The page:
According to Bill McGee, senior director of product marketing at Trend Micro, both products make some use of tools in VMsafe. But he adds that while VMsafe is an important step, it needs to be improved.

"VMware is making improvements in the area of performance for bandwidth and significant workloads," McGee says, especially by changing the approach they use for "sending packets around in the system."

Virtualization is bringing change and "we're seeing the pressure, and the opportunity, for security vendors to optimize security," McGee says. VMware has been among the most aggressive of the virtualization software vendors to open up their technology to optimize security functions, he says, while so far the actions of Citrix and Microsoft seem "more limited" in this area.

For its part, VMware says it's glad to see a number of vendors, including Altor Networks, Reflex, ISS IBM and Trend Micro, adopting the VMsafe technology.

While not speaking to specific comments about performance, VMware's director of alliances Jitesh Chanchani says, "VMsafe is an integral part of our security strategy. In terms of improvements, this is an ongoing investment for us."

The APIs are a positive development, he points out, because they "provide fine-grained visibility into virtual-machine resources," such as the introspection ability to examine what's going on the VMware platform.

Meanwhile, industry watchers continue to address the question of whether adopting a virtualization platform brings more risk.

According to Forrester Research, adding hypervisor technology (Citrix Xen, VMware vSphere and Microsoft Hyper-V) "does add some marginal risk to IT environments, because it layers additional software on top of existing operating systems. All software, no matter how thin, contains hidden design mistakes and inadvertent coding flaws."

Mistakes are going to be made and there will be attacks against virtual servers, the firm states in a report titled "Fear of a Hijacked Planet." These can include an attacker who successfully compromises a virtual machine going after hosts, subversion of hypervisors, and live migration impersonation.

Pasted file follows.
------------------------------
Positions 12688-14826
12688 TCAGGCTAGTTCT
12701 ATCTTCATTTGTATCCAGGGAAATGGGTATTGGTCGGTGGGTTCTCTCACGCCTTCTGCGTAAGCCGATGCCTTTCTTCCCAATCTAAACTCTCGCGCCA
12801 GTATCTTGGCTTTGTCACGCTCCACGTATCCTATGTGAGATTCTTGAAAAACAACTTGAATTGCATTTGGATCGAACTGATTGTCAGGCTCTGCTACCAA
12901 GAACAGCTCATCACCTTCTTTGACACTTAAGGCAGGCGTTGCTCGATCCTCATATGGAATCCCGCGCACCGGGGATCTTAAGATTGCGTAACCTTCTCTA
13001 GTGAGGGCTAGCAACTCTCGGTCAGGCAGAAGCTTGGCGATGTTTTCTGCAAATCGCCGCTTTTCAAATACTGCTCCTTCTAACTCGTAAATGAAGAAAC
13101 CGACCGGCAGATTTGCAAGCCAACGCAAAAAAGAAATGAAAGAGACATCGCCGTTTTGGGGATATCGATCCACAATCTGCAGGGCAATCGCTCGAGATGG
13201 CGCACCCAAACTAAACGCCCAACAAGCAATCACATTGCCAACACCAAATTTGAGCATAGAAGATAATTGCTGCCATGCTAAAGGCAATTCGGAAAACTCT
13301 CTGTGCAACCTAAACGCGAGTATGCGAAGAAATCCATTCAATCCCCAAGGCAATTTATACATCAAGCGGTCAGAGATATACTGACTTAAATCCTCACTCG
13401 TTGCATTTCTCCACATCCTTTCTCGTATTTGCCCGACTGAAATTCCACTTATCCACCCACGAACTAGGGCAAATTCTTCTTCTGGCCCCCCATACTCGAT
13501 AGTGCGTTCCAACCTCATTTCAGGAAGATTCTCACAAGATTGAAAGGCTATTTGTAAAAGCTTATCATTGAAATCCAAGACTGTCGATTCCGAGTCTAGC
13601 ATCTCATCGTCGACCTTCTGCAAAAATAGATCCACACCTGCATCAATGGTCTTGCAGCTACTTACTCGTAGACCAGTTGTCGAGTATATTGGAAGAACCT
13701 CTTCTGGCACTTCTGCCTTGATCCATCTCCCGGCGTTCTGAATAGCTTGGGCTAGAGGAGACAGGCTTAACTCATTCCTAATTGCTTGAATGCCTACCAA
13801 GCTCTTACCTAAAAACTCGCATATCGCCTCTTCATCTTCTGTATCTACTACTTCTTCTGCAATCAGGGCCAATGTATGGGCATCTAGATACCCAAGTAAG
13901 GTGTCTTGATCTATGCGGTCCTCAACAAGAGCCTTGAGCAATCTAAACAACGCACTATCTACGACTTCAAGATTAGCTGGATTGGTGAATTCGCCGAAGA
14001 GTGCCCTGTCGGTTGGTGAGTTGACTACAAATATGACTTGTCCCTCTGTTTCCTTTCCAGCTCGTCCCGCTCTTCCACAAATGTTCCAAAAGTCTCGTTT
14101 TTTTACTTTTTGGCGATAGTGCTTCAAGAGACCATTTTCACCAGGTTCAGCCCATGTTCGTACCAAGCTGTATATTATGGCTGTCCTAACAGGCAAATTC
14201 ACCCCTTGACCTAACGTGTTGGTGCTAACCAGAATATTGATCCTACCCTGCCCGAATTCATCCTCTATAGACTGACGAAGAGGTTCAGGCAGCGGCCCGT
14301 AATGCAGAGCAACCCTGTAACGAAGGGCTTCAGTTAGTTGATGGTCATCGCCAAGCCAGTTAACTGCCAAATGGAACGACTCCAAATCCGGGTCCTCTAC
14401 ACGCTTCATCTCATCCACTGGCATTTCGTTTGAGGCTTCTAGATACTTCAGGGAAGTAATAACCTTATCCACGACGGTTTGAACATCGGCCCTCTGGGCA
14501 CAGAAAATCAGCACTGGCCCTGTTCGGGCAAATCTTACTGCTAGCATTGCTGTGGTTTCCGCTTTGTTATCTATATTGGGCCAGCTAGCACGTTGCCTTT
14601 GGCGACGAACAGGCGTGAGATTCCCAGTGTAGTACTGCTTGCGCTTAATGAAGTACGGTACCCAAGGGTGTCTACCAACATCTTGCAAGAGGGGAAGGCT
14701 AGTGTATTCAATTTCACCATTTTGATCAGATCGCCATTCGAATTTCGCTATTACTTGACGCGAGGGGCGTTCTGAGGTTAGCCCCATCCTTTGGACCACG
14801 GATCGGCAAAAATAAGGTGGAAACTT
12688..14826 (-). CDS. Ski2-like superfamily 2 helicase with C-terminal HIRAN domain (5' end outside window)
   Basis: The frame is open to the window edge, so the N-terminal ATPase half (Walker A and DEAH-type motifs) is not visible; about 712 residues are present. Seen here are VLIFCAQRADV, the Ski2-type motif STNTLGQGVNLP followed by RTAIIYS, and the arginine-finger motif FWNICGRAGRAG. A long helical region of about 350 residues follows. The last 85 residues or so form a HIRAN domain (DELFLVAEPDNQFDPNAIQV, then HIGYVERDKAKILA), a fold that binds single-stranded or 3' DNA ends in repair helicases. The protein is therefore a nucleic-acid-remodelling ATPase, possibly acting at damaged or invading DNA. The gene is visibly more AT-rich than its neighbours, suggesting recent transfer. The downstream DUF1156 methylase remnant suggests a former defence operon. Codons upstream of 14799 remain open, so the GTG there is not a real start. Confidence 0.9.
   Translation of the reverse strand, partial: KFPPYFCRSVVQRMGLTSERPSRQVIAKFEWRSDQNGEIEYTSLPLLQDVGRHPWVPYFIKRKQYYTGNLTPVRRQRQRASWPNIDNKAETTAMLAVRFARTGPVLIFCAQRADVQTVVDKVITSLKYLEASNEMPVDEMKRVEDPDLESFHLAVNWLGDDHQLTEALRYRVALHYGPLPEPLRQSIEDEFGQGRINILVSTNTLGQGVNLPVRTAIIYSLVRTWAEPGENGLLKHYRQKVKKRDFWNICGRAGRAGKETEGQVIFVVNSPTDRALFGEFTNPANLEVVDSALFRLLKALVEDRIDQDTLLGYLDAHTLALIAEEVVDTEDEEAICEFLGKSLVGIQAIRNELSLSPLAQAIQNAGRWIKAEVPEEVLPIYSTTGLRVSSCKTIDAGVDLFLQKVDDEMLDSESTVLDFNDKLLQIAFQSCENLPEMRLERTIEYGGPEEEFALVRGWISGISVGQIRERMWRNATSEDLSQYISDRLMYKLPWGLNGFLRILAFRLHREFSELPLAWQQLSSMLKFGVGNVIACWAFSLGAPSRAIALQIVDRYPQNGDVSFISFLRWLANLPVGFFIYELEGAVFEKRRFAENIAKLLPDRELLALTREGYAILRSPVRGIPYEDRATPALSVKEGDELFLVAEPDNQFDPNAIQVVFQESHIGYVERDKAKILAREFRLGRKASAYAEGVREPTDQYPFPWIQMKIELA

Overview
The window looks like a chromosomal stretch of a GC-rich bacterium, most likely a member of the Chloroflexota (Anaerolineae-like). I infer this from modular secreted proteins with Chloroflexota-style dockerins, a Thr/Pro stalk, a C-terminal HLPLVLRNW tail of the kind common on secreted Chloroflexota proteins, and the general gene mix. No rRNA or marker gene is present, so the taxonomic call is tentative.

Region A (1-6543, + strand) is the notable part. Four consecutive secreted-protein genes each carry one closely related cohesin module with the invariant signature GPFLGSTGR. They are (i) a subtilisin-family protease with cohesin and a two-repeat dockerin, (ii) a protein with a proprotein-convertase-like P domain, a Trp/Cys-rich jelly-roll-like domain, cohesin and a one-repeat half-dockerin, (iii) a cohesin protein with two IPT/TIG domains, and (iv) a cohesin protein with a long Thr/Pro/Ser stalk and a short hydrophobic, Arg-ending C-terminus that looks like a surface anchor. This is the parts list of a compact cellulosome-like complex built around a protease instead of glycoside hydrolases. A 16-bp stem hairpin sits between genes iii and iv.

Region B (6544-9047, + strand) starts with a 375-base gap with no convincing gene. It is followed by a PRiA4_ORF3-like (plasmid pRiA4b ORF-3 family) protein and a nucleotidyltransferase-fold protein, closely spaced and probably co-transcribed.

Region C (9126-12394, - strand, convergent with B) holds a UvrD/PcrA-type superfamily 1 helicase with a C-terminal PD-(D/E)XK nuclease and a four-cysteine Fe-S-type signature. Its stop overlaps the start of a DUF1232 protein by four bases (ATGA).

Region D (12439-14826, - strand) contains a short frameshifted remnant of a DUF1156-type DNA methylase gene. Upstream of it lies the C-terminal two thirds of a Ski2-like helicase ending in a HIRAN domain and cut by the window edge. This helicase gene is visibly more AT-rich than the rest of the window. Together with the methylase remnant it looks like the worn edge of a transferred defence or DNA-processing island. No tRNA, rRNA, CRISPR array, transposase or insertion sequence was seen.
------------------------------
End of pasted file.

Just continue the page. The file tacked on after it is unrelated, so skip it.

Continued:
"On the user side, enterprises are collectively a bit confused. IT security staffs, in particular, have more questions than answers," says Forrester analyst Andrew Jacquith. IT teams are asking questions such as "Is the hypervisor secure? Is the IT ops team doing something they shouldn't? What visibility do we have to the virtual machines?"

According to Jacquith, one disappointment remains VMware's Live Migration feature for configuring VMs so that they automatically migrate from one farm host to another, for purposes of fault tolerance and business continuity. "That's all good, except that the VM itself moves over the network in the clear, which makes a man-in-the-middle attack possible," Jacquith notes. But he's optimistic improvements are coming in that arena, too.

On the plus side, Jacquith points out, the VMsafe program, along with more options from vendors for offline patching and update capabilities, means there's been progress in security virtualization this year.